Dangers of Driving While You Are Tired
If you ask people about texting while driving, they will probably tell you that it is dangerous behavior that results in crashes, and it certainly is. However, if you ask people about driving while they are tired or fatigued, they may tell you that it is not a very big deal.
Recent studies tell a very different story. A recent study by the Virginia Tech Transportation Institute showed that fatigue may be a cause of 20% or more of all car crashes. If correct, that means that 1 or more of every 5 car crashes is caused by fatigue.
Experts from the National Center for Sleep Disorders Research and the National Highway Traffic Safety Administration prepared a report Drowsy Driving and Automobile Crashes in which they explain that sleepiness affects driving in several ways:
- slows reaction time
- reduces vigilance
- causes us to process information poorly
This group explained it is not just long term sleep loss that adversely affects our driving ability. The loss of just a single night’s sleep can make a difference. Also, don’t think being young makes you immune from drowsy driving. It is actually males ages 16 to 29 who are most likely to be involved in a crash because of drowsiness/fatigue.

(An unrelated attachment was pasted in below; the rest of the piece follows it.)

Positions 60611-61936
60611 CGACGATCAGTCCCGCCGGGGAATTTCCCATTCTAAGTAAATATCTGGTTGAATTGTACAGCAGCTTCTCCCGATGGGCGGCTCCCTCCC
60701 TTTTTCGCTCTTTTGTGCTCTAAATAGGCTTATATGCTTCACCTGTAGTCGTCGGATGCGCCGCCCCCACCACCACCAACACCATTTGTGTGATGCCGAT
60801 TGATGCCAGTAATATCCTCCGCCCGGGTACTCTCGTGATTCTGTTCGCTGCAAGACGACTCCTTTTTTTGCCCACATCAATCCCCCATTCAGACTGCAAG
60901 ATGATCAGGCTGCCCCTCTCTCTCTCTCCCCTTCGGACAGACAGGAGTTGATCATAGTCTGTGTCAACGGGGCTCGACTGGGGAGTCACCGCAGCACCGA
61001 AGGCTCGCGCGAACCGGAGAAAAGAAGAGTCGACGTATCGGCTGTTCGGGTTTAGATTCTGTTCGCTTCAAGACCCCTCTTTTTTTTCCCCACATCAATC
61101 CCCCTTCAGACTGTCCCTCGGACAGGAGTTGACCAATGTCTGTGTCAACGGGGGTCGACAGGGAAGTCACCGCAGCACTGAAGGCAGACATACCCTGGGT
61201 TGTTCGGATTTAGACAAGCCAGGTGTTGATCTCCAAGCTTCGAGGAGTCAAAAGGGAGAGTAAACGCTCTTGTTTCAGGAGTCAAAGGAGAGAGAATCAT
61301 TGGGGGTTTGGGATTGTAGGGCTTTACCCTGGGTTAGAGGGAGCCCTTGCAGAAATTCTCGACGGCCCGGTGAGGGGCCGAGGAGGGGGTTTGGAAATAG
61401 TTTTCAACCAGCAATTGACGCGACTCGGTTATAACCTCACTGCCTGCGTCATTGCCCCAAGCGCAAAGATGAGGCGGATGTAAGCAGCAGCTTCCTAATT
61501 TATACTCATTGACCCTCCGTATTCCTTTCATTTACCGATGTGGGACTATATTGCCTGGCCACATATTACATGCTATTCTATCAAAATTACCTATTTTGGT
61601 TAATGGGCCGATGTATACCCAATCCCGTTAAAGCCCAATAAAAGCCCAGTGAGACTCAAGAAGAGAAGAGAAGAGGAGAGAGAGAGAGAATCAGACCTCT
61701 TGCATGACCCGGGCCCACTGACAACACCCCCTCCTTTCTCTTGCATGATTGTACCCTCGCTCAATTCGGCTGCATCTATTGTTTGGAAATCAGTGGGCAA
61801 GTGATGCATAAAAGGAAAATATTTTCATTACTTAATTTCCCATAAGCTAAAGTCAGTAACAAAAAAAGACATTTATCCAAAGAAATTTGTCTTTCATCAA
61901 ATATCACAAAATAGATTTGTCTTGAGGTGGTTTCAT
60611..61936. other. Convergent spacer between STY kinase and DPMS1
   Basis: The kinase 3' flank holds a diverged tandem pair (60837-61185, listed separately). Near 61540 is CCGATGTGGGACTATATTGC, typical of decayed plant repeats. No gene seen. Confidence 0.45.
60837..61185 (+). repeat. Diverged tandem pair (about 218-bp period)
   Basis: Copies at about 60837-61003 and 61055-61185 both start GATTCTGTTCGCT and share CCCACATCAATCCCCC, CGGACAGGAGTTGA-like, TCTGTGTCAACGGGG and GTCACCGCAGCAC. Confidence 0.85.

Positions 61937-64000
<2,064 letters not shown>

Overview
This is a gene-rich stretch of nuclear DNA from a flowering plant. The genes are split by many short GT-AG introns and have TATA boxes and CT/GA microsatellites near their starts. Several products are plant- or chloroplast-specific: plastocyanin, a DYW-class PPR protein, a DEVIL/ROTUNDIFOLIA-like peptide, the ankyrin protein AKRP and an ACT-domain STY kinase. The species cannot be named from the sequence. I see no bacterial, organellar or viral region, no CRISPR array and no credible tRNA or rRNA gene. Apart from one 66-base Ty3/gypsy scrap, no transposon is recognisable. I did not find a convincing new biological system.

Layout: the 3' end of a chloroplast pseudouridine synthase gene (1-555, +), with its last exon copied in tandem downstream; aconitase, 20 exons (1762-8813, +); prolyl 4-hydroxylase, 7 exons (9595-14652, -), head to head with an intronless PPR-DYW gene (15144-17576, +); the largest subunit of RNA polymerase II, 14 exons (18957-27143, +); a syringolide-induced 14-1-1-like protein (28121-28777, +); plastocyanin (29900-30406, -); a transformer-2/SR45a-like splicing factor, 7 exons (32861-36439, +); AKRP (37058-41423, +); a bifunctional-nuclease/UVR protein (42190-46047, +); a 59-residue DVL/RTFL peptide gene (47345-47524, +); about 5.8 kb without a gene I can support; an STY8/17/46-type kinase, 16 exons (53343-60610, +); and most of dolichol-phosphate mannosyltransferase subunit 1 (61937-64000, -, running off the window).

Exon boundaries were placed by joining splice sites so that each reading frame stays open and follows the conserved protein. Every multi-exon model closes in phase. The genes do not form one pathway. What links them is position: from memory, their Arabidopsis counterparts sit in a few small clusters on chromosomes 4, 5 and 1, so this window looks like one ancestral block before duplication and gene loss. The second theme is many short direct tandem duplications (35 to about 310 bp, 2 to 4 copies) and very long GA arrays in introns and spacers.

Even if you generally get enough sleep, this time of year you may not. Schedules get packed with end of year work deadlines. We have added social obligations with work and family. There are extra hours that go into getting ready for the holidays. Since we can’t make more hours in a day, we often end up giving up sleep to make time for these extras.
Ann-Margaret Perkins specializes in representing those who have been injured in automobile accidents. Because of that, we often meet men and women with serious injuries that could have been prevented if more caution were taken. Because “fall-asleep” crashes are likely to be serious, we want to encourage everyone to do all that can be done to prevent them. Here are some tips that may be helpful:
- Don’t drive after midnight (Most crashes from driving fatigued happen after midnight).
- Don’t take medications that sedate you.
- Don’t drink any alcohol and drive (even a little bit of alcohol can amplify drowsiness).
- If you feel sleepy, STOP and get a good night’s sleep.
If you find yourself in a situation where you feel drowsy but cannot stop and get several hours of good sleep, here are a couple of other helpful tips:
- Pull over and take a short nap of 15-20 minutes.
- Drink at least two cups of coffee or its equivalent.
If you do fall asleep and get awakened by those noisy rumble strips or just get lucky and wake up before you crash, don’t keep driving. Research shows that a driver who falls asleep once is likely to fall asleep again unless he stops driving. Please take driving wide awake as seriously as you do not texting and driving. It may save your life or the life of someone else.